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Elegy III: To a Eunuch, who had the keeping of his mistress

How hard's my hap, to have my fair consign'd
To one, who is imperfect in his kind;
To one, who ne'er can have the pow'r to prove
As woman, or as man, the mutual joys of love!
Who practis'd first on boys the cutting steel,
Deserv'd himself the fatal wound to feel.
Couldst thou be capable of Cupid's fires,
Or the least sensible of love's desires,
Some pity thou wouldst have on me, and grant
Thy aid, for what thou canst not know I want.
Ill suits thee now, the warrior's lance to wield,
To mount the manag'd horse, or lift the brazen shield:
Arms are for men, and not for such as thee,
Who shouldst from ev'ry manly thought be free.
No banner shouldst thou, but thy lady's bear,
And have no other leader but the fair.
Much it behoves thee then to strive to gain
Her favour, and thou need'st not strive in vain.
Consult her pleasure, and her will obey,
To favour that's the sure, the ready way:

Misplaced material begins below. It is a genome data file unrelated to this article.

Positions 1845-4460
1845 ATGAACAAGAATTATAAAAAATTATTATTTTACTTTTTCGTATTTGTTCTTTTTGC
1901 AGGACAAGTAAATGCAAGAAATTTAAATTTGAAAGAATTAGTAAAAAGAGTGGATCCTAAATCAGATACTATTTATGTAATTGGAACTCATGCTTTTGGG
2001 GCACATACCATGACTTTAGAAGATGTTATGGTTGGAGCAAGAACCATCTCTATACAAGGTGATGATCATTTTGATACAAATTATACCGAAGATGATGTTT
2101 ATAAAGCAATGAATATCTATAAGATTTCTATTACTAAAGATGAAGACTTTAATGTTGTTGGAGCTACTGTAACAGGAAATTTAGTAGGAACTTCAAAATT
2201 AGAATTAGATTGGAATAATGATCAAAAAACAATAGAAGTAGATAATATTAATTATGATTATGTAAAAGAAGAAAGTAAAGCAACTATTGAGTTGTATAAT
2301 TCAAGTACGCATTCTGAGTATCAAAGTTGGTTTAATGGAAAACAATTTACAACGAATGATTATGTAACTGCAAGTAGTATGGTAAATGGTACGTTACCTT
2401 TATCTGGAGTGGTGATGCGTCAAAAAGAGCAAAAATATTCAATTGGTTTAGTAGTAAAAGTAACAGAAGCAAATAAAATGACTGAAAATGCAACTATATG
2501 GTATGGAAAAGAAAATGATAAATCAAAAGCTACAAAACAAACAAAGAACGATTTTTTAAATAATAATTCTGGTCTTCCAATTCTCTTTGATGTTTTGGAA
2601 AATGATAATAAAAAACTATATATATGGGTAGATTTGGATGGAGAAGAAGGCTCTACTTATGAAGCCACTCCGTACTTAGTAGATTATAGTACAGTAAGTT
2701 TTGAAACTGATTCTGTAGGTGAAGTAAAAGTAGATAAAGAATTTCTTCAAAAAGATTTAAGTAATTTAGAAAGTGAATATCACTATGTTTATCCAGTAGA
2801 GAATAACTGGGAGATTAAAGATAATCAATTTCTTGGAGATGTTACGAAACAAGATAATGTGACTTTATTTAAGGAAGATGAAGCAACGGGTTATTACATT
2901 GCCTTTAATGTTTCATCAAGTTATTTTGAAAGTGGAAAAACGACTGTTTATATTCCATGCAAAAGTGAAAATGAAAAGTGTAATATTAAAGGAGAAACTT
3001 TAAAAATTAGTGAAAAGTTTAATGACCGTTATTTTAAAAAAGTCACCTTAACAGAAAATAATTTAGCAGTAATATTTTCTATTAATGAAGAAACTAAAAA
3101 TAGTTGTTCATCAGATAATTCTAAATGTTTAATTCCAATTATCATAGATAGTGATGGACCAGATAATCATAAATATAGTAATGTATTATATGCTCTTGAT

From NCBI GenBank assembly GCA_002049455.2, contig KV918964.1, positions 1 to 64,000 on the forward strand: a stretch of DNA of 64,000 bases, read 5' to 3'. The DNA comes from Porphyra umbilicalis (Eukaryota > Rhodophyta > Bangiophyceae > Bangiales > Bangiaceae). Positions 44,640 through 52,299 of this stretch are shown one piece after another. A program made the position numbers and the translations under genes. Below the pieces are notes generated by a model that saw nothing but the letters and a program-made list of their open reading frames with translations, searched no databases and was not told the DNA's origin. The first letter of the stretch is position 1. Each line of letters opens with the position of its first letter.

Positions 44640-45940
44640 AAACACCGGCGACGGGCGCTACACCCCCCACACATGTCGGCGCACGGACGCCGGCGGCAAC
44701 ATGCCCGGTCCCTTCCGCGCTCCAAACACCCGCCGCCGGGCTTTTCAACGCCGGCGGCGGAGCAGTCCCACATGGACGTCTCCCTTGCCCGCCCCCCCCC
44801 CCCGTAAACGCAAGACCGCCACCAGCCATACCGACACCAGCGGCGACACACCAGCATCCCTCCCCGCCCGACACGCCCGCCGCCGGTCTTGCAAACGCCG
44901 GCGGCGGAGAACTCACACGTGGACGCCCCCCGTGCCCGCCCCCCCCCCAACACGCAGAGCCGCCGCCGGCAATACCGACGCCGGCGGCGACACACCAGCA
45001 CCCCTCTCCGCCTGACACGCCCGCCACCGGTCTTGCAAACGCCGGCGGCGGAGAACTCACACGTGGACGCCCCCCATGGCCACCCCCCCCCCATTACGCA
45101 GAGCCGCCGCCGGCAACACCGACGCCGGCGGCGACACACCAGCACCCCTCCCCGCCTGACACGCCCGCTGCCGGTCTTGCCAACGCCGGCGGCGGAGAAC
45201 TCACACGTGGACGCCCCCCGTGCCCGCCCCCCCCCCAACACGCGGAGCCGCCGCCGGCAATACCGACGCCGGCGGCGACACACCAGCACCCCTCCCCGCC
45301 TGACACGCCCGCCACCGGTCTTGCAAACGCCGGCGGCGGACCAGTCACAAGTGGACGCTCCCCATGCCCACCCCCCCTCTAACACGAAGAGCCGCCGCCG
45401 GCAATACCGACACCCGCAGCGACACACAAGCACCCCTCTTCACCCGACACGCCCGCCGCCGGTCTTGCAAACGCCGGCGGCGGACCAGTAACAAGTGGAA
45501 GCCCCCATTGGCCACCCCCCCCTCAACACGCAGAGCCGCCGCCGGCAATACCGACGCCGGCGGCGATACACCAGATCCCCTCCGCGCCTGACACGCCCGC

Without it, how unhappy wilt thou be!
Life is without it of no use to thee.
Thou'rt beautiful, and mayst thy prime enjoy,
And well thy beauty and thy youth employ.
Study to serve thy gentle mistress well,
And merit her good graces by thy zeal;
Watch as thou wilt, the trouble thou mayst spare,
She'll easily deceive thy utmost care.
When two fond lovers are agreed to meet,
Canst thou their well-concerted plot defeat?
The ways of kindness thou shouldst rather use;
By being civil thou wilt nothing lose;
And when an opportunity is fail,
For thy own sake be friendly to our pray'r.
A friend be to thy lady, not a guard,
And we, with bounteous hand, thy friendship will reward.

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load focus English (Christopher Marlowe)
load focus Latin (R. Ehwald, 1907)
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